Bwlch With Altitude

Sunday 1st August 2021

For only the second time in 2021, I had made the journey across the border and on to Wales for a walk in the Brecon Beacons. This walk would be almost-completed new to me; a twelve-mile circuit following a route commonly known as Bwlch With Altitude… Then, adding an extra hill an ascent before the end.

It took me almost an hour-and-a-half to get to Llangorse Lake from Weston-super-Mare. Forecasts suggested it would inevitably rain through the morning. But I’d set this date aside and was determined to see it through. Waterproofs packed along with leather boots.

Parking at Llangorse Lake.

I was pleased to find that it is free to park at Llangors Lake – and quite surprised, to be honest. Traditionally, this walk should begin in the village of Bwlch, where there are incredibly few parking options. Bwlch is a Welsh word for ‘pass’. A pass between the hills and mountains. I wasn’t sure which of the three parking areas was the ‘P’ I’d spotted on the OS Map.

I’d parked on the left, shortly after the café and toilets. Walking back up the track once I was ready, I did find this blatant footpath fingerpost, adorned with yellow paint. My anti-clockwise circuit could begin!

In the fields beyond, the going was clear and obvious. I would soon find myself passing other walkers – mostly dog walkers – and the occasional runner. It was quite busy, for a 9:30 start on a murky Sunday morning.

View of Allt yr Esgair.

There’s no legal right of way that closely follows the edge of the lake. So, I followed a series of footpaths that circumnavigated the water as close as was practical. To the south, was a sizeable hill that I was sure I wouldn’t be climbing…

How wrong I was. This was the ridge of Allt yr Esgair, which I would meet in another hour or so.

If you wind the handle of this “black box”, a recorded voice begins to play from beyond and encourages you to keep turning to hear more.

View of Mynydd Troed (left) and Mynydd Llangorse.

Later on this afternoon, I’d be walking along the top of Mynydd Llangorse. In this moment, it was partially within the cloud. How long would I need to wait before those clouds would dump their contents on me?

Llangors Lake.

I walked on as far as the church of Llangasty-Talyllyn, where an information board would tell me a bit more about the local area, its history and this walk.

I then followed the road heading south-west from the church to a T-junction. I could’ve turned off sooner and followed paths through Tymawr Farm.

There’s an opportunity to park beside Llangasty Hall when the hall is not in used. Donations would be appreciated and there’s information available on how to pay via text on your phone.

From beside the hall, I followed this bracken-clad bridleway heading uphill and to the south.

This led me to a junction with another bridleway where I’d meet the Three Rivers Ride path. Turning left, I would continue on my way towards Allt yr Esgair.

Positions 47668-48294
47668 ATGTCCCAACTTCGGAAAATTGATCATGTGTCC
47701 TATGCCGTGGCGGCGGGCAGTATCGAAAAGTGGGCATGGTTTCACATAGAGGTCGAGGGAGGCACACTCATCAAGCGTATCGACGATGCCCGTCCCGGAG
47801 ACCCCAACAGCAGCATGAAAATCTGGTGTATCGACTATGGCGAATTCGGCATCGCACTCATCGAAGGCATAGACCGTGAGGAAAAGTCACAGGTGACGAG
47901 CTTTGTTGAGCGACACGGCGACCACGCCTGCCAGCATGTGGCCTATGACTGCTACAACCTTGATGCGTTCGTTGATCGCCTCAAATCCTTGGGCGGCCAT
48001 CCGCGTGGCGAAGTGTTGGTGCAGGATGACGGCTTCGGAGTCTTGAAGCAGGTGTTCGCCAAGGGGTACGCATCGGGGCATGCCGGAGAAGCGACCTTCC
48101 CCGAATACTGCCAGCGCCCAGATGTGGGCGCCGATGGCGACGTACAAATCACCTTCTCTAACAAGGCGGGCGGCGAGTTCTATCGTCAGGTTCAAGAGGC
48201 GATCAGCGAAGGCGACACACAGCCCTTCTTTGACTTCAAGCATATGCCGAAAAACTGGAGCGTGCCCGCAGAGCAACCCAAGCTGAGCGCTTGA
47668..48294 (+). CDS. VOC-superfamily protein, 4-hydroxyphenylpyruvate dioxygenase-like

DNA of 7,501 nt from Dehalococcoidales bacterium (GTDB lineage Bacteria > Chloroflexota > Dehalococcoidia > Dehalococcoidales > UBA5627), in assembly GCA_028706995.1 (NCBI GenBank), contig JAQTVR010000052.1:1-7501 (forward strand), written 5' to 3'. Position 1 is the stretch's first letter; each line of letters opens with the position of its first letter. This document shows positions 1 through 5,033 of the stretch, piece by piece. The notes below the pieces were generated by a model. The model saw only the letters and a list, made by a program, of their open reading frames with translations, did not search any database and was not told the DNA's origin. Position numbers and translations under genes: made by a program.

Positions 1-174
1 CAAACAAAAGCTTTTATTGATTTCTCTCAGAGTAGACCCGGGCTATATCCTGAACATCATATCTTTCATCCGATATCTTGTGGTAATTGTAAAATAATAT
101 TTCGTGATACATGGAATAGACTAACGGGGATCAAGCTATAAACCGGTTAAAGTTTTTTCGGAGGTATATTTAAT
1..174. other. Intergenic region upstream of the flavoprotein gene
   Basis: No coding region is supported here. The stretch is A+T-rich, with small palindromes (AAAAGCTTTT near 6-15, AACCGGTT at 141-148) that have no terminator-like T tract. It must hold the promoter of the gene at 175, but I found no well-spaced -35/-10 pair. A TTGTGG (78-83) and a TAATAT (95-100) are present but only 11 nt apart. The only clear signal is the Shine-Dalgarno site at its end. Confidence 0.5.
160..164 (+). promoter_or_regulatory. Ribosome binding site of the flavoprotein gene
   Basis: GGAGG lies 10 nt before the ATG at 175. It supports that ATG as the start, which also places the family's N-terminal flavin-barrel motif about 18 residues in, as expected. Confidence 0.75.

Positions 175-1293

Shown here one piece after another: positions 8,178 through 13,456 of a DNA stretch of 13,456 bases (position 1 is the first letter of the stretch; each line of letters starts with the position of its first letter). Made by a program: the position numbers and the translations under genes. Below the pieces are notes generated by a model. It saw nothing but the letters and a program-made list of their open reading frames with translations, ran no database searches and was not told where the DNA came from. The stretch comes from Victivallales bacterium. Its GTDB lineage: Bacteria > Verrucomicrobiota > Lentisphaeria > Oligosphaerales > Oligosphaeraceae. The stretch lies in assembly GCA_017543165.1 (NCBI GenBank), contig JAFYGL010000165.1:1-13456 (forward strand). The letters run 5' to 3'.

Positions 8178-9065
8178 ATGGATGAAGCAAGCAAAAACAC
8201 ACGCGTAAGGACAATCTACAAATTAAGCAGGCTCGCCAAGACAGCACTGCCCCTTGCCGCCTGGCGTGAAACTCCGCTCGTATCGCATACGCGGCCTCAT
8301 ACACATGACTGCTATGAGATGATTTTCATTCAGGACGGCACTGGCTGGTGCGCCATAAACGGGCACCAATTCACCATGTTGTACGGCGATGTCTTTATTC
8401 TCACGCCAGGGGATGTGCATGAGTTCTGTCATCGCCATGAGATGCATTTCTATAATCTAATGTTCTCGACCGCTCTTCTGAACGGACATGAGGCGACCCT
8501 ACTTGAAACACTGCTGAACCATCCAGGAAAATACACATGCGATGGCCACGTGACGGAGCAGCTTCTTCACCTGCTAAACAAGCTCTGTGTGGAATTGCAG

There’s a lot of history to this site, some dating back to the Bronze Age. Despite standing at less than 400m high, the surrounding views are spectacular and one of the reasons why this walk should be high on the to-do list for many of us.

View from Allt yr Esgair.
Pen Allt-Mawr, Pen Cerrig-Calch and Table Mountain.

Away to the west were the central Brecon Beacons. Pen y Fan, Corn Du, Cribyn… They were somewhere within the cloud.

Mynydd Llangorse.

Still to come on this day, I’d be climbing up towards Mynydd Llangorse and, if I was feeling up to it, then continuing north towards the corner of Mynydd Troed.

No breeze and no other person about. I took this large rock as my seat and stopped for awhile.

As I packed up to move on, two other walkers arrived in my own footsteps. They were probably following the same route, as I plodded on downhill, following the bridleway.

I passed the friendly farmer on the way down; heading uphill on his quad bike. Cattle ahead of me began to rise and stir. Rain was no longer forecast! They were alive to the sounds of the engine and, as they caught sight of me, assumed that I’d arrived in time for feeding, or something…

I’m less afraid of cattle than many people and a line of trees on either side helped to create a partial-boundary as they ran up and down. But as I left this field, I would continue on down a path that narrows and scratches before reaching the next road… A family and their dog were heading in the opposite direction. I probably should’ve warned them!

A40, heading east in to Bwlch.

I’d made it on to the A40, just west of Bwlch. There’s no right of way to otherwise avoid this short section. But a wide run of grass exists on one side of the road at a time. With care and caution, it is possible to reach the village and its paved sides.

I stayed at the bunkhouse in the New Inn on a weekend back in November 2017. This was while a small group of us were partaking on a mountain skills and navigation course at the Llangorse Activity Centre, not far from the lake. We even had a good meal there – on a night were Wales were playing in the rugby…

Leaving the A40 and I would join the Beacons Way long-distance path, now heading north-north-east towards Cefn Moel.

Pen y Fan, clear of the cloud.

It was a tough old climb up from here. Over to the west, the cloud had lifted and Pen y Fan (if that is what I’ve photographed) could be seen with clarity.